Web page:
is shown for a 2-Cys X. campestris OhrR. In the absence of oxidative stress OhrR binds to target
promoters and block RNA polymerase access. Oxidation of OhrR Cys22 by organic peroxide stimulates
the formation of an intersubunit disulfide bond with Cys127. This induces conformational changes that
render the protein unable to bind DNA, thus allowing RNA polymerase access to the promoter to initiate
transcription. In a single Cys OhrR oxidation of the equivalent of Cys22 to Cys-SOH is sufficient to
reverse DNA binding. The fate of oxidized OhrR is not known. It may be re-reduced or subject to
degradation followed by de novo synthesis of OhrR

X. campestris, Cys127 , the equivalent of B. subtilis Cys15 , is first oxidized to a


Cys-sulfenic acid that then participates in a condensation reaction with Cys127 of
the opposing monomer to form and intermolecular disulfide bond resulting in the
loss of DNA binding activity. The presence of cysteines corresponding to Cys127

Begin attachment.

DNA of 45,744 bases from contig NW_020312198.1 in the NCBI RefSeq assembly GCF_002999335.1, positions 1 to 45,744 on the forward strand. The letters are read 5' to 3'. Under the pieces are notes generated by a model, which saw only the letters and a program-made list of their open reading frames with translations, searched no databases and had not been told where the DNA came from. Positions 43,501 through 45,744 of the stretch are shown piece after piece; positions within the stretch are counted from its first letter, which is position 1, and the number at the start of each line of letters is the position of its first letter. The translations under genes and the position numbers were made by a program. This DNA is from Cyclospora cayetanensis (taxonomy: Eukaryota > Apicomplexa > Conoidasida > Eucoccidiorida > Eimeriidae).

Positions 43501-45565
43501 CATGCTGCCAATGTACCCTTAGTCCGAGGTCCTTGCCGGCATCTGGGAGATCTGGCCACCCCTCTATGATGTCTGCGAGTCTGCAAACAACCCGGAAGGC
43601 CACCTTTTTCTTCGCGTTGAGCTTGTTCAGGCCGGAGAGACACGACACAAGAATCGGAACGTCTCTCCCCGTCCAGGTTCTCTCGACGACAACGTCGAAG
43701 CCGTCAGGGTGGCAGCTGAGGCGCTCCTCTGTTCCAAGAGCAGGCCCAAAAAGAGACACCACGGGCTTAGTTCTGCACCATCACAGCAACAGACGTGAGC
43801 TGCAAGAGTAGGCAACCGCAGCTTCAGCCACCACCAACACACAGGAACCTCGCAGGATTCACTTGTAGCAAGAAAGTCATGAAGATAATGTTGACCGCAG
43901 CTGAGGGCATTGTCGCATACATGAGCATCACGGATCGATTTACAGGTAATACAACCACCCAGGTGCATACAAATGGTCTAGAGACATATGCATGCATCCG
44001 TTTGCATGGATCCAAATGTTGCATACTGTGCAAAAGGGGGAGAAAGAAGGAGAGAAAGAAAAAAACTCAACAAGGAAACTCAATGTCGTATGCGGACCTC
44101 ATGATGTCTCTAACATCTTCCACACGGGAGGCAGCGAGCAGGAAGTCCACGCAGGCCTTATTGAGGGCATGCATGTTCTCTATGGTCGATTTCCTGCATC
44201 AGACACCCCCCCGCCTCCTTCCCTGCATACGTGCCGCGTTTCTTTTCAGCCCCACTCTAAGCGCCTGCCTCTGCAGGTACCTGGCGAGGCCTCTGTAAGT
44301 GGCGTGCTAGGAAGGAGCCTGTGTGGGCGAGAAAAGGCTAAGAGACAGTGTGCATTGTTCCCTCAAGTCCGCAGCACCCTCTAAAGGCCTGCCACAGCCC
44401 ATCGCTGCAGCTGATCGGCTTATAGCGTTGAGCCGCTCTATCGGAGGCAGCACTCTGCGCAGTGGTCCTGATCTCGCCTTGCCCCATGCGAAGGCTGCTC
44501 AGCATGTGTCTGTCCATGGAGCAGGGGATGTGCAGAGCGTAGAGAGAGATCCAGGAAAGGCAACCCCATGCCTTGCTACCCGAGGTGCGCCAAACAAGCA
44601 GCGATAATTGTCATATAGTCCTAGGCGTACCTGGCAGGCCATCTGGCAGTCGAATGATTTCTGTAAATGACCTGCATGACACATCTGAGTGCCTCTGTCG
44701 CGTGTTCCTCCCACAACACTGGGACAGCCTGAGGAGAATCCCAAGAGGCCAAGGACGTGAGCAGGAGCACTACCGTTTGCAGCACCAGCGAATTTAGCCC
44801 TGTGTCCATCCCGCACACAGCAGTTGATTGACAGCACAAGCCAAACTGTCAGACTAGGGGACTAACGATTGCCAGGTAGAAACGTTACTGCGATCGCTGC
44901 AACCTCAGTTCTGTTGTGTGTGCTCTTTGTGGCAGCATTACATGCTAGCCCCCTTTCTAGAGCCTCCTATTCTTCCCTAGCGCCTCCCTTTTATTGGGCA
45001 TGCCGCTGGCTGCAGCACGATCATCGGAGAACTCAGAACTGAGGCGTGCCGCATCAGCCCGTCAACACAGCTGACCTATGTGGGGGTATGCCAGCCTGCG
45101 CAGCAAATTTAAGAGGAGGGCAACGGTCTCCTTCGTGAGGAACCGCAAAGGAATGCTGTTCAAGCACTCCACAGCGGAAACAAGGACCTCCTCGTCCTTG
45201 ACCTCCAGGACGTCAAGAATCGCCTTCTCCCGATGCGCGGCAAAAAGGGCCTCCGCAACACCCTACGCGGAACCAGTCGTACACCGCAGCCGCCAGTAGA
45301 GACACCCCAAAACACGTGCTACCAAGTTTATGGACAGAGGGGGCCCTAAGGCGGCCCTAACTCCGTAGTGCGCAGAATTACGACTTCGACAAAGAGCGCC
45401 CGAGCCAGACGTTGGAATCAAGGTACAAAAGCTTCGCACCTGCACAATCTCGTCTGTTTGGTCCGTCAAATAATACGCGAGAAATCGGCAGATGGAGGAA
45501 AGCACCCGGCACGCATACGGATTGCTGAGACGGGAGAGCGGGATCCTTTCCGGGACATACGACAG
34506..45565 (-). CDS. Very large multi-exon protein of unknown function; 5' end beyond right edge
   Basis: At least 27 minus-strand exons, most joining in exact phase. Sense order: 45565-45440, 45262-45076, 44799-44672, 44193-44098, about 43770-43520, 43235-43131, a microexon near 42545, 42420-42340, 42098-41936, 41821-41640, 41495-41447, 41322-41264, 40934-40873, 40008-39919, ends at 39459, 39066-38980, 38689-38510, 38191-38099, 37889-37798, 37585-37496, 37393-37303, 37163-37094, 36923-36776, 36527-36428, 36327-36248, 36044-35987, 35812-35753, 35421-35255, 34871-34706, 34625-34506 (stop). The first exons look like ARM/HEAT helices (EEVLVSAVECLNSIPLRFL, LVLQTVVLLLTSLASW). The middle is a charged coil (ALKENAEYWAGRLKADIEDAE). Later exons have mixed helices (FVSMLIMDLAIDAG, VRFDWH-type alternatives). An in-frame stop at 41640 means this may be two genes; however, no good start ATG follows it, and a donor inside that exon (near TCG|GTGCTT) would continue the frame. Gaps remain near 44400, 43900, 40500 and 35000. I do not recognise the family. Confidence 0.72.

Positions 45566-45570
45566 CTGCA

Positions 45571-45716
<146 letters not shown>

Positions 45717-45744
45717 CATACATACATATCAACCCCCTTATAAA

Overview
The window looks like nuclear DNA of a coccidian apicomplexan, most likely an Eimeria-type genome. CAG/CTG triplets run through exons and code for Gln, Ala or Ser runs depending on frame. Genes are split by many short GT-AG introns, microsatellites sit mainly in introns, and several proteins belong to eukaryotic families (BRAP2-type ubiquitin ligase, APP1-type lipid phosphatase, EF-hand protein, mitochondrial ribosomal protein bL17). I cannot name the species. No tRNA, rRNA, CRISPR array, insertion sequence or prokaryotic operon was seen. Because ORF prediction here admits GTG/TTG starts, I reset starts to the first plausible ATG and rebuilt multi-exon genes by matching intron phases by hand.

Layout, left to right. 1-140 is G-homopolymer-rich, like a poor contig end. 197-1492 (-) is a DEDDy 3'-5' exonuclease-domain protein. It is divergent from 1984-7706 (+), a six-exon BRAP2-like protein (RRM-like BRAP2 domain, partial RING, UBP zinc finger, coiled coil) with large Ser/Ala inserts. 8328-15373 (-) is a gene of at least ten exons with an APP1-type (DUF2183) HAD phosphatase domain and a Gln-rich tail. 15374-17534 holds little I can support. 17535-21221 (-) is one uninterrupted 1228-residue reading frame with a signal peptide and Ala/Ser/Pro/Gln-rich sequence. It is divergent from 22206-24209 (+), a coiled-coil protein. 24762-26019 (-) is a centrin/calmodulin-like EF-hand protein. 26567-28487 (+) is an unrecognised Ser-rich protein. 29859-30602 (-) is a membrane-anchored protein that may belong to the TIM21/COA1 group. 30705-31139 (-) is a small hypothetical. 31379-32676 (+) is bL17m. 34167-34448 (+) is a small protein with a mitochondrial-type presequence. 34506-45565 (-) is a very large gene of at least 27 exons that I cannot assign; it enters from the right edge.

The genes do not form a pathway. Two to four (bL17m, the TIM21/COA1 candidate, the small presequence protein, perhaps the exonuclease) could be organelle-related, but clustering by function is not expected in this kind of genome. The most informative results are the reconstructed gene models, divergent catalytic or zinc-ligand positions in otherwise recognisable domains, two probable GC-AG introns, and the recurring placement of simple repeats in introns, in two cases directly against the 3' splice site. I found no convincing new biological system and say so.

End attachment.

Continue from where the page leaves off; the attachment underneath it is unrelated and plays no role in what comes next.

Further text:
in OhrRs from several other bacteria suggests that the “two-cysteine” mechanism
is also found in other systems (Panmanee et al., 2006).
OhrR regulated ohr systems have been studied in Xanthomonas campestris
(Mongkolsuk et al., 1998a; Sukchawalit et al., 2001; Panmanee et al., 2002;
Banjerdkij et al., 2005; Klomsiri et al., 2005), Bacillus subtilis (Volker et al., 1998;
Fuangthong et al., 2001; Fuangthong and Helmann, 2002a), Agrobacterium tumefa-
ciens (Chuchue et al., 2006) and and OhrR possibly regulates ohr in Pseudomonas
aeruginosa as well (Ochsner et al., 2001). Orf maps of the ohr encoding loci in
each of these organisms are shown in Fig. 4B. In all of these systems ohr is closely